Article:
The series Blood, created by Sophie Petzal, set in lush Ireland, hiding family dysfunction, poetic gloom and Catholic guilt is transported, somewhat uneasily to sunny Falauli village in Punjab, where Dr Balraj Kapoor (Boman Irani) lives with his bed-ridden wife and three unhappy children.
Sana (Samara Tijori), the one who escaped to Delhi, returns when her mother Gunwant (Upasana Singh) dies. Sana had witnessed something in the past, for which she holds her father responsible, and years later, wears a permanent sullen expression. Her older sister Sanjana (Manjari Fadnnis) is separated from her husband and living at her parents’ house, also looks stricken all the time, and their brother Sanjeev (Veer Rajwant Singh), looks shifty, like he has a secret, which, of course, he does.
Sana is convinced that her father is responsible for her mother’s death, and starts skulking around spying on him. His suspicious behavior – lying about where he was when his wife died, carrying on an affair with a nurse at his hospital (Sarika Singh), and sneaking off late at night to dispose of a lawn decoration—confirms her fears.
Balraj is standing for elections from the constituency, and has been given a large sum of money by the party, which was stolen at the time of Gunwant’s death, leading to severe financial problems for the doctor, which he conceals from the family.
The six-part series, written by Satyam Tripathy and directed by Mihir Desai, starts slow; and, for a thriller in which there is nobody for whom the viewer can root for, it has too many longeurs—characters driving from place to place, the mother constantly singing or reciting poetry (written by Ginny Diwan)in Punjabi, which necessitates subtitles in Hindi, along with the English; in spite of living in a large mansion with a huge lawn, for heart-to-heart chats, people go to meet by the banks of a canal!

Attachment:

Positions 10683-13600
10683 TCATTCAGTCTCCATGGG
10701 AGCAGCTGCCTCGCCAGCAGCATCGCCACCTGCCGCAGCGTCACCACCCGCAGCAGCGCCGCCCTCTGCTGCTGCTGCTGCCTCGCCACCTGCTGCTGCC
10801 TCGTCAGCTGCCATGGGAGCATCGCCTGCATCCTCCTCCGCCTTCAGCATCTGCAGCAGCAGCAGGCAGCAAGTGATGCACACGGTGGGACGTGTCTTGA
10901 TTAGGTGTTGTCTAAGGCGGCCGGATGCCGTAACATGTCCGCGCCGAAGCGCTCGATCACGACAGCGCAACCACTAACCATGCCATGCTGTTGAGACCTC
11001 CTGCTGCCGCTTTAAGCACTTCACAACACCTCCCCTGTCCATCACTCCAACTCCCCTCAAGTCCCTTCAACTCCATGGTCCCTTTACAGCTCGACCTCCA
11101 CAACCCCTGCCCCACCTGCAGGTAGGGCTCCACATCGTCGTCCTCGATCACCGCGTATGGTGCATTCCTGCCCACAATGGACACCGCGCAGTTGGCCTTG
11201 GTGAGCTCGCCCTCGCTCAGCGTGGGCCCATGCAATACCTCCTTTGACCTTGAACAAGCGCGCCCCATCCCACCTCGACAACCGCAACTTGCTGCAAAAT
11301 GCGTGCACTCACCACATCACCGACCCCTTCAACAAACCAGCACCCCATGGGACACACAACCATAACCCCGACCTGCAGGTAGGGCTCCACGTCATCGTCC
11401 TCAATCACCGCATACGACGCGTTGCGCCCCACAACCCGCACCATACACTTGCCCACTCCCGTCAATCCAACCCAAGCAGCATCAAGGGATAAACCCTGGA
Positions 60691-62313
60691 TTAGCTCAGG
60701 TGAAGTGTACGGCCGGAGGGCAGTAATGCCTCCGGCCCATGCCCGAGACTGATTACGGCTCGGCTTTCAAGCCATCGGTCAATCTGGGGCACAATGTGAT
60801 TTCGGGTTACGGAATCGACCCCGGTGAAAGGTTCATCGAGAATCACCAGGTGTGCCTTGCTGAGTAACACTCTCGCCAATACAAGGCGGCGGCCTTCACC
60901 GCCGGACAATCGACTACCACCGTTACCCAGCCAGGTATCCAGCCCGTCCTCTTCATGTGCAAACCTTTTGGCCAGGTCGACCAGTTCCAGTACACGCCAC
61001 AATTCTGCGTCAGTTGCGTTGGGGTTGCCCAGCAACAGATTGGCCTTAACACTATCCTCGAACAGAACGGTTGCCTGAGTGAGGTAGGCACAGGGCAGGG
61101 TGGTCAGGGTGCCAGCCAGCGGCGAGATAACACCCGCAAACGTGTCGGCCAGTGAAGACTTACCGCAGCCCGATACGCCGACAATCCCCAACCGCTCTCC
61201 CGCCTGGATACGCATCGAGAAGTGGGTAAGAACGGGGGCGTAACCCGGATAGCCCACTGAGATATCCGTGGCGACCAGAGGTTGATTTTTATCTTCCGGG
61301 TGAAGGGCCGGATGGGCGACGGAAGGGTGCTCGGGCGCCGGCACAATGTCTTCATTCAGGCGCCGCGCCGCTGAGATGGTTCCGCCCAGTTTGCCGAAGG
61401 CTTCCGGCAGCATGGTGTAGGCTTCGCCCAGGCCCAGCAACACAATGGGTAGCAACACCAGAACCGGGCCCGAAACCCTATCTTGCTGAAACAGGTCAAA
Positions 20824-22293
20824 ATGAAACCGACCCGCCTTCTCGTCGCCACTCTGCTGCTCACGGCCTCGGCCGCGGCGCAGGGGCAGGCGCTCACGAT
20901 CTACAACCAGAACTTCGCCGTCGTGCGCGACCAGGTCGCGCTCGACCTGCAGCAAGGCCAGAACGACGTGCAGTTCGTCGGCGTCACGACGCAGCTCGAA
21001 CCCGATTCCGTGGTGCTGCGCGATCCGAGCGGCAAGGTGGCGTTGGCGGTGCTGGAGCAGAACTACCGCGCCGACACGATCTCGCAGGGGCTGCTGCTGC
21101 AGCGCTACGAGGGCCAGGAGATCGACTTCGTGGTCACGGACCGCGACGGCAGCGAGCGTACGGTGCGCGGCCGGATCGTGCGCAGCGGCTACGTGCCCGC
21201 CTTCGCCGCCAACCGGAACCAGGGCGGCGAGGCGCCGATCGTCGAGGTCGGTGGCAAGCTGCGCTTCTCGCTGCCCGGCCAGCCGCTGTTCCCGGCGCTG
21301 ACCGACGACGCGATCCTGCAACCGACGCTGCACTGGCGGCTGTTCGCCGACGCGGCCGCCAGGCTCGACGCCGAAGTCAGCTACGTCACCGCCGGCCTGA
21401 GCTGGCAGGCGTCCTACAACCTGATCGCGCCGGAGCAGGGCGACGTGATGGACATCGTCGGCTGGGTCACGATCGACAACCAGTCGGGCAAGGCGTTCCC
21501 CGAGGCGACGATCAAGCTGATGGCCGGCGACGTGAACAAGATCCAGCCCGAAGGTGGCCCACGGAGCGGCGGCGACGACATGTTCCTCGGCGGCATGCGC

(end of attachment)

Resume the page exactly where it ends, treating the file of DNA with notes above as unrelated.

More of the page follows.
It’s only in the fourth episode that the various strands start coming together, and the motivations of the various characters get clearer. For no reason, a wicked uncle is introduced, who, it is hinted, may have abused Sana as a child, but that thread is left dangling, perhaps to be picked up in Season 2, which must be on the way, going by the ending of this one.
Sana reaches out to a childhood friend Monty (Akashdeep Arora), and ends up throwing more fuel into an already simmering fire.
Balraj, played with a weary gentleness by Boman Irani, does not appear to be the kind of overbearing north Indian patriarch, who invites so much hate from Sana, that she does not hesitate to indirectly accuse him in public at her mother’s funeral.
Small towns in India—like anywhere else– can be a hothouse of suppressed secrets and intrigue, but also of strong clan loyalties and an everyone-knows-everyone atmosphere. The local cop, a genial Ranjit Singh (Manu Rishi Chadha), knows more than he lets on, and acts only when pushed to limits of his patience.
It’s not quite clear who is Masoom (Innocent) in this story—Sana, who is so self-involved that she cannot understand the trauma of others; Balraj, who, in trying to protect his family causes more harm than good; or the departed Gunwant, who understood everything, but let it slide, to maintain peace in the household
What the series does accomplish is a non-stereotypical look at a Punjab village, enhanced by lovely exteriors (shot by Vivek Shah) and moody music (Anand Bhaskar). The performances are one-note, but in a story where everybody has something to hide, it seems to work. Boman Irani makes his OTT debut with Masoom, and it was good to see the actor on screen after a long time; he could have worked a little harder though, on the accent and body language of a Punjabi.
(This piece first appeared in rediff.com)